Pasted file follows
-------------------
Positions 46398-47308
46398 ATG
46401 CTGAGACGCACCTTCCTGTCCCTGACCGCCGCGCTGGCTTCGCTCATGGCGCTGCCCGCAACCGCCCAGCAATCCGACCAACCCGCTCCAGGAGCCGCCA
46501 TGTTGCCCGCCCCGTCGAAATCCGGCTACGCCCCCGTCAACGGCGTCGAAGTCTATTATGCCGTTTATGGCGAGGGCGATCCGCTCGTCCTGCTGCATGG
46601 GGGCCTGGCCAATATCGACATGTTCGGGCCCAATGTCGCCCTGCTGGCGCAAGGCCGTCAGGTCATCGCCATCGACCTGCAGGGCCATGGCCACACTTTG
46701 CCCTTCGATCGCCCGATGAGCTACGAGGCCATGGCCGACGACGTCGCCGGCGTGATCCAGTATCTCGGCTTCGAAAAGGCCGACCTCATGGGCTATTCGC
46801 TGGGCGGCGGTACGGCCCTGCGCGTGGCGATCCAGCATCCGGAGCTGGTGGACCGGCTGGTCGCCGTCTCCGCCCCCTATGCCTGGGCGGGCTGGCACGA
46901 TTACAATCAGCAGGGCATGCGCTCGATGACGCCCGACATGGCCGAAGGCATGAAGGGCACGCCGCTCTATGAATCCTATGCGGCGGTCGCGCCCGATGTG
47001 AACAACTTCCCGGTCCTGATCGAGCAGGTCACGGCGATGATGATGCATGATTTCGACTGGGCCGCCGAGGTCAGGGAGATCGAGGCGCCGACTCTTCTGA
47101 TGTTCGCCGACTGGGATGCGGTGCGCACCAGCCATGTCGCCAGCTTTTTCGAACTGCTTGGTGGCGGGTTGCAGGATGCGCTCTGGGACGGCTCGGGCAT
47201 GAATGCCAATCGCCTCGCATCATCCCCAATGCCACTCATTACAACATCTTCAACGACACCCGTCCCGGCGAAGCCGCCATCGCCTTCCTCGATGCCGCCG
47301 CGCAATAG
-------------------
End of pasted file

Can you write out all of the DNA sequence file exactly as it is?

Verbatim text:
Positions 46398-47308
46398 ATG
46401 CTGAGACGCACCTTCCTGTCCCTGACCGCCGCGCTGGCTTCGCTCATGGCGCTGCCCGCAACCGCCCAGCAATCCGACCAACCCGCTCCAGGAGCCGCCA
46501 TGTTGCCCGCCCCGTCGAAATCCGGCTACGCCCCCGTCAACGGCGTCGAAGTCTATTATGCCGTTTATGGCGAGGGCGATCCGCTCGTCCTGCTGCATGG
46601 GGGCCTGGCCAATATCGACATGTTCGGGCCCAATGTCGCCCTGCTGGCGCAAGGCCGTCAGGTCATCGCCATCGACCTGCAGGGCCATGGCCACACTTTG
46701 CCCTTCGATCGCCCGATGAGCTACGAGGCCATGGCCGACGACGTCGCCGGCGTGATCCAGTATCTCGGCTTCGAAAAGGCCGACCTCATGGGCTATTCGC
46801 TGGGCGGCGGTACGGCCCTGCGCGTGGCGATCCAGCATCCGGAGCTGGTGGACCGGCTGGTCGCCGTCTCCGCCCCCTATGCCTGGGCGGGCTGGCACGA
46901 TTACAATCAGCAGGGCATGCGCTCGATGACGCCCGACATGGCCGAAGGCATGAAGGGCACGCCGCTCTATGAATCCTATGCGGCGGTCGCGCCCGATGTG
47001 AACAACTTCCCGGTCCTGATCGAGCAGGTCACGGCGATGATGATGCATGATTTCGACTGGGCCGCCGAGGTCAGGGAGATCGAGGCGCCGACTCTTCTGA
47101 TGTTCGCCGACTGGGATGCGGTGCGCACCAGCCATGTCGCCAGCTTTTTCGAACTGCTTGGTGGCGGGTTGCAGGATGCGCTCTGGGACGGCTCGGGCAT
47201 GAATGCCAATCGCCTCGCATCATCCCCAATGCCACTCATTACAACATCTTCAACGACACCCGTCCCGGCGAAGCCGCCATCGCCTTCCTCGATGCCGCCG
47301 CGCAATAG